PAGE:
Various culprits of lower back pain and how you can improve the condition by making just a few adjustments to your sleeping and sitting habits.
Unfortunately, most people, at some point in their lives, have experienced lower back pain. There are different types of back pain:
Sciatica – caused by a bulging or ruptured disc pressing on the nerve as it exits the spinal column in the lower lumbar and irritates the sciatic nerve. This pain will run down one or both legs past the knee and typically into the foot. This type of pain responds well to regular treatment by Physical Therapy but at times may require a doctor to administer an epidural or steroid to reduce inflammation and pain.
Work related strain – If your work requires you to lift heavy things, twist your spine or sit for long periods in the same position you may be adding to your back pain. One of the best solutions to avoid this type of injury is to follow a personalized fitness and strength training program, specially designed for you by your Physical Therapist. Simple habits like incorrect posture when sitting in front of a screen all day or carrying a heavy golf bag can cause back pain and working with your Physical Therapist to correct these old habits and strengthen the surrounding muscles to support these activities will help enormously.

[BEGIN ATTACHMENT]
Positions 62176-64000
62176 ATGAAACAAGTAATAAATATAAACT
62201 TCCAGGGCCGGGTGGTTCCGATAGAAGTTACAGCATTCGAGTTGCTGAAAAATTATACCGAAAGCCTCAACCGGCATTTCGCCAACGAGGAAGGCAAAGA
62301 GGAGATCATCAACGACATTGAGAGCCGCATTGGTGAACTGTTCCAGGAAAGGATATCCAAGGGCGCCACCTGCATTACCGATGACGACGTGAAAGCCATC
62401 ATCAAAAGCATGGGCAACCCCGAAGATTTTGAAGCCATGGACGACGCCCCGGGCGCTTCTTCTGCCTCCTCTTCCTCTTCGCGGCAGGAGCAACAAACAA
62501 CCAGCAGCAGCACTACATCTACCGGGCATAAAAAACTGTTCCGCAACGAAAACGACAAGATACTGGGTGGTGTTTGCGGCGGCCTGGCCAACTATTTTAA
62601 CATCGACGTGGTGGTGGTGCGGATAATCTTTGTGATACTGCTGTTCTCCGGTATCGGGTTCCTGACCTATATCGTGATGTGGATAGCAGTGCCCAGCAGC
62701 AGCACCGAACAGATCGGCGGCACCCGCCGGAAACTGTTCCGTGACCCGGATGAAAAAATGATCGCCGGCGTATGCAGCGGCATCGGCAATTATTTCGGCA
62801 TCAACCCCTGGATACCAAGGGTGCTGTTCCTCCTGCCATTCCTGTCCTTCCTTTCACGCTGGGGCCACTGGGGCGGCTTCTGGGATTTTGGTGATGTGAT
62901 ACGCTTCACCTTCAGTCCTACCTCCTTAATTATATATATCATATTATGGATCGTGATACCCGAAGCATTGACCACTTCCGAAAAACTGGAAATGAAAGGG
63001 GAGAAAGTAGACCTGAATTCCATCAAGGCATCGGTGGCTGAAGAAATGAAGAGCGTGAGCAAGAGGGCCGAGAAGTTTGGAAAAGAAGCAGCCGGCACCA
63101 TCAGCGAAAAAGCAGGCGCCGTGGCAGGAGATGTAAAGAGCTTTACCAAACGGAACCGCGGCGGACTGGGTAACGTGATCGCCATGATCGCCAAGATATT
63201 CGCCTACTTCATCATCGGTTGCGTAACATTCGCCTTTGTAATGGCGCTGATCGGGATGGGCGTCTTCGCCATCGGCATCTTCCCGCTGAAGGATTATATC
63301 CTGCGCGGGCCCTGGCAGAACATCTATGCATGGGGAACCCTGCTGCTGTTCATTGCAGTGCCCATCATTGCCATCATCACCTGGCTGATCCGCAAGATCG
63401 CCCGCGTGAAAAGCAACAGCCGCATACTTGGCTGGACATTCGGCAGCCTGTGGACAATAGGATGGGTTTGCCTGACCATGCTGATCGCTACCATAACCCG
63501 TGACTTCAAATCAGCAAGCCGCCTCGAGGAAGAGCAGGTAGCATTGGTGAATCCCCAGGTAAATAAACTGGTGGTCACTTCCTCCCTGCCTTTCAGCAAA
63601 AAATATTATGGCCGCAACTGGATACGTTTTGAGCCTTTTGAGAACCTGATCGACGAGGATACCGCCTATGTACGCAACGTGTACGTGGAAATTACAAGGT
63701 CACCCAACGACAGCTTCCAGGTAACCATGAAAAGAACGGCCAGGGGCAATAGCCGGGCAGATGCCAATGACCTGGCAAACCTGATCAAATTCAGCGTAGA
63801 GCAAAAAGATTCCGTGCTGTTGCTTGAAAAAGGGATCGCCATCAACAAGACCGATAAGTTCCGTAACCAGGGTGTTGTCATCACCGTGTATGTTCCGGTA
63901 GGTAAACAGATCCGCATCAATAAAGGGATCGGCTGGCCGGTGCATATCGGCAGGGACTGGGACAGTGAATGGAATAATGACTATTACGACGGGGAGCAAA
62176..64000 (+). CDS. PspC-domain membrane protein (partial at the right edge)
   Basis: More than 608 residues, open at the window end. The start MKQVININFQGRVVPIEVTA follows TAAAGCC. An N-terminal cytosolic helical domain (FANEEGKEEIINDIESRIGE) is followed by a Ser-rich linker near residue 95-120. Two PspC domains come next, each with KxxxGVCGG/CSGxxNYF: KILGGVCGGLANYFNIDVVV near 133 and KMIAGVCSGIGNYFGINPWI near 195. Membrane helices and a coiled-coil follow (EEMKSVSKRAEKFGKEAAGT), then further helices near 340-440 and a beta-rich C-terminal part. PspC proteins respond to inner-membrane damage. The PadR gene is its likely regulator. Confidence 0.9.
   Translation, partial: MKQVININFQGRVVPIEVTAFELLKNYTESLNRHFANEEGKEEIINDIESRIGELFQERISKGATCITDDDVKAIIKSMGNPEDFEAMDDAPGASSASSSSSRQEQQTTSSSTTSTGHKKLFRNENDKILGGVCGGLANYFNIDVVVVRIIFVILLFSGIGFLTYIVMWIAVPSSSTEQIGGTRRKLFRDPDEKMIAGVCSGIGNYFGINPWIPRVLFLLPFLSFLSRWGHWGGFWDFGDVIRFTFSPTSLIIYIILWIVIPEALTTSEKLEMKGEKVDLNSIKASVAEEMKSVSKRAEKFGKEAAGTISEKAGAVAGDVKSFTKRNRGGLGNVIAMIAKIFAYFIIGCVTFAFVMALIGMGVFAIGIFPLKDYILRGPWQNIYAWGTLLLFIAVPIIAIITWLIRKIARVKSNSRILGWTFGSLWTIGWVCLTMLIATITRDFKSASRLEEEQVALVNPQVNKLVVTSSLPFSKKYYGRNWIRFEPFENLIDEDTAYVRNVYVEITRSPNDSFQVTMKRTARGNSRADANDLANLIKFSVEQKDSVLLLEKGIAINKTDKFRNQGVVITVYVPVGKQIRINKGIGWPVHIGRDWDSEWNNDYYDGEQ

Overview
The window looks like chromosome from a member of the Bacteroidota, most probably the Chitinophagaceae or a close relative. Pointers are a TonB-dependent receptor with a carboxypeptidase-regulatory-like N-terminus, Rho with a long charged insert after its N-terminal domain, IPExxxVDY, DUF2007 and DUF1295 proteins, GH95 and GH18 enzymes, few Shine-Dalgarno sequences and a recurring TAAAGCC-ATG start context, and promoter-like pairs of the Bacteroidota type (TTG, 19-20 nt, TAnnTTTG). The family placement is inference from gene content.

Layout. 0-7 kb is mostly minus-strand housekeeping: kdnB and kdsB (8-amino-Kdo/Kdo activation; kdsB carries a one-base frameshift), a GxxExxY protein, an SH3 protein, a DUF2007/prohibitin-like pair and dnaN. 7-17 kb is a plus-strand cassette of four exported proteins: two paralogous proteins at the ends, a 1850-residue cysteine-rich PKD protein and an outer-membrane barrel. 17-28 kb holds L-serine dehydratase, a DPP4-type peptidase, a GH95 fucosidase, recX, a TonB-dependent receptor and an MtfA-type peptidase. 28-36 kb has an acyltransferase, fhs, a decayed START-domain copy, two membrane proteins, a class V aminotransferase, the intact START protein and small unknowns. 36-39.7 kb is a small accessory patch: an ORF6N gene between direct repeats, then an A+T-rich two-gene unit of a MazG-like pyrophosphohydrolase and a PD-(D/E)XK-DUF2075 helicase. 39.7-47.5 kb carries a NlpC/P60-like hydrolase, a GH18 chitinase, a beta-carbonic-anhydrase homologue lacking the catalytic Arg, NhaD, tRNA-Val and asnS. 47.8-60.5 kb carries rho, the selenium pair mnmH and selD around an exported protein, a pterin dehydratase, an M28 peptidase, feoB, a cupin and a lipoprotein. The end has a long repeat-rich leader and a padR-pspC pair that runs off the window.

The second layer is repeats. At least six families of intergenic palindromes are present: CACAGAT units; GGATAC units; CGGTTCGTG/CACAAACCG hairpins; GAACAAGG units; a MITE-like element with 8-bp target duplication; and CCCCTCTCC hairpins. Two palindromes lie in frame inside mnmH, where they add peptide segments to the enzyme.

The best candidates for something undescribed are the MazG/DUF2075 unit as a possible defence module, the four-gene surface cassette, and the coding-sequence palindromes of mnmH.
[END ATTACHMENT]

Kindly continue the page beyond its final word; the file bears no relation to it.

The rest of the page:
Sports and Workouts – Planning ahead with your Physical Therapist and preparing your body to take on a physical activity is the safest option. Strength and fitness training should always be approached carefully and built up as your body gets stronger and adapts to the movements. You are especially vulnerable to injury if you are inactive during the week and then launch into some type of sport on the weekend.
There are several chronic conditions that may also lead to lower back pain and these conditions will need a combination of treatments by your doctor and Physical Therapist. A herniated disc can cause intense pain and will need long term treatment. Aging, wear and tear or even an accident can cause the gel-like substance in between the discs to rupture or bulge putting pressure on the nerve root.
Other chronic conditions like spinal stenosis, spondylitis or fibromyalgia are culprits for lower back pain and need to be carefully treated by your Physical Therapist and doctor.
Speak to a Physical Therapist about your sitting, standing, and sleeping positions to prevent and help with your lower back pain. If just a few adjustments are made you can see great results in minimising your lower back pain. Whether you are a back sleeper, a side sleeper or a tummy sleeper there are always solutions to improve your body alignment.
We hope the above information has been helpful and we are available to answer any further questions should you wish to contact us. The content provided in this blog is for informational purposes only, does not constitute medical advice and should not be relied on for making personal health decisions.
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